LINKS: A DATASET OF A HUNDRED MILLION PLANAR LINKAGE MECHANISMS FOR DATA-DRIVEN KINEMATIC DESIGN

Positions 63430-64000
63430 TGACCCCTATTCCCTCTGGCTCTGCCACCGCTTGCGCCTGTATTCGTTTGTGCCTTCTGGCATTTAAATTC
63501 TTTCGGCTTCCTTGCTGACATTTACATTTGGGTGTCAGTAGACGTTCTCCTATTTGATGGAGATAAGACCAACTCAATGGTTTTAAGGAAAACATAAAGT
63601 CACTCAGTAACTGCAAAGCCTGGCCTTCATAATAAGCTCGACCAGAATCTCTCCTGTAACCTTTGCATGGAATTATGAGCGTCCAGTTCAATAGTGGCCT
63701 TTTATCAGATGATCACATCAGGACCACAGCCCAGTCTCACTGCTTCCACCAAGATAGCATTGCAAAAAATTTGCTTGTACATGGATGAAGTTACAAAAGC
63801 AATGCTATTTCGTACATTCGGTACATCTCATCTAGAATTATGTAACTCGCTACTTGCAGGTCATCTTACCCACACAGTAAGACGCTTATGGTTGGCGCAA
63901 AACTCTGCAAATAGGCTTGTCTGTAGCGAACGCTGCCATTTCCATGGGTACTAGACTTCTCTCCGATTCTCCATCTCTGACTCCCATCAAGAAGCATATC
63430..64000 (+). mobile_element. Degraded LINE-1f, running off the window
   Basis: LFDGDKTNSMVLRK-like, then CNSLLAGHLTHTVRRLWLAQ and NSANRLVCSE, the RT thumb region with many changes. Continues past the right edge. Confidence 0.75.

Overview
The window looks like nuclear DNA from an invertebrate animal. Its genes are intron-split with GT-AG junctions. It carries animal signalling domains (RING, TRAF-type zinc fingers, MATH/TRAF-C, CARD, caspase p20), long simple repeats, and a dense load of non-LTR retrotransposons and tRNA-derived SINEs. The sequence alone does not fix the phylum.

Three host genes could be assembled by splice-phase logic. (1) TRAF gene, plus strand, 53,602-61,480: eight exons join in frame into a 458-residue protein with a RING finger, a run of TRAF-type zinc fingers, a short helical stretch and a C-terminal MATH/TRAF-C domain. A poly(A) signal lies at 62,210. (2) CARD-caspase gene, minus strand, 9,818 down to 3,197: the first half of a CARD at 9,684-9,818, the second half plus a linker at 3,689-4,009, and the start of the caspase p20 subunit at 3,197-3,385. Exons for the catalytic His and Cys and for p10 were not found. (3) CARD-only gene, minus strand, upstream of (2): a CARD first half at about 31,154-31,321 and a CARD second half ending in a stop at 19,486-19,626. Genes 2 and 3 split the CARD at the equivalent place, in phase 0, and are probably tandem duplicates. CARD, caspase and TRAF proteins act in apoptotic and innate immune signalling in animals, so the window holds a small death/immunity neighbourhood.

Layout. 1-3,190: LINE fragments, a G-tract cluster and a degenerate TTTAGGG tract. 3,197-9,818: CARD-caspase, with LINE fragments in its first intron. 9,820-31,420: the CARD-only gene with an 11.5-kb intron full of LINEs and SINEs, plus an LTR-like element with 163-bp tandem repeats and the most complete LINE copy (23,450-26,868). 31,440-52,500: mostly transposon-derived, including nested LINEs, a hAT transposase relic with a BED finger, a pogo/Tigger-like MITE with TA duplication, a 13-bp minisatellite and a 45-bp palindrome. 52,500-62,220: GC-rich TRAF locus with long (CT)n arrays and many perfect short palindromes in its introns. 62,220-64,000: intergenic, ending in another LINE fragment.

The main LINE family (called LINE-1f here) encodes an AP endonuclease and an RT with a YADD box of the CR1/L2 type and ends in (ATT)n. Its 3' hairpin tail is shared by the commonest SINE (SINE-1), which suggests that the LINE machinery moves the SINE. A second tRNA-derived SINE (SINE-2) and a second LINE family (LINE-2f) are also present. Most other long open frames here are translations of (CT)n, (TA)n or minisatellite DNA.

In this paper, we introduce LINKS, a dataset of 100 million one degree of freedom planar linkage mechanisms and 1.1 billion coupler curves, which is more than 1000 times larger than any existing database of planar mechanisms and is not limited to specific kinds of mechanisms such as four-bars, six-bars, etc.which are typically what most databases include. LINKS is made up of various components including 100 million mechanisms, the simulation data for each mechanism, normalized paths generated by each mechanism, a curated set of paths, the code used to generate the data and simulate mechanisms, and a live web demo for interactive design of linkage mechanisms. The curated paths are provided as a measure for removing biases in the paths generated by mechanisms that enable a more even design space representation. In this paper, we discuss the details of how we can generate such a large dataset and how we can overcome major issues with such scales. To be able to generate such a large dataset we introduce a new operator to generate 1-DOF mechanism topologies, furthermore, we take many steps to speed up slow simulations of mechanisms by vectorizing our simulations and parallelizing our simulator on a large number of threads, which leads to a simulation 800 times faster than the simple simulation algorithm. This is necessary given on average, 1 out of 500 candidates that are generated are valid (and all must be simulated to determine their validity), which means billions of simulations must be performed for the generation of this dataset. Then we demonstrate the depth of our dataset through a bi-directional chamfer distance-based shape retrieval study where we show how our dataset can be used directly to find mechanisms that can trace paths very close to desired target paths. Furthermore, we discuss how we plan to expand LINKS to include more complex mechanical components and expand the dataset in the future. our work is available at https://github.com/ahnobari/LINKS. We believe LINKS will enable a vast array of computational approaches in kinematic design.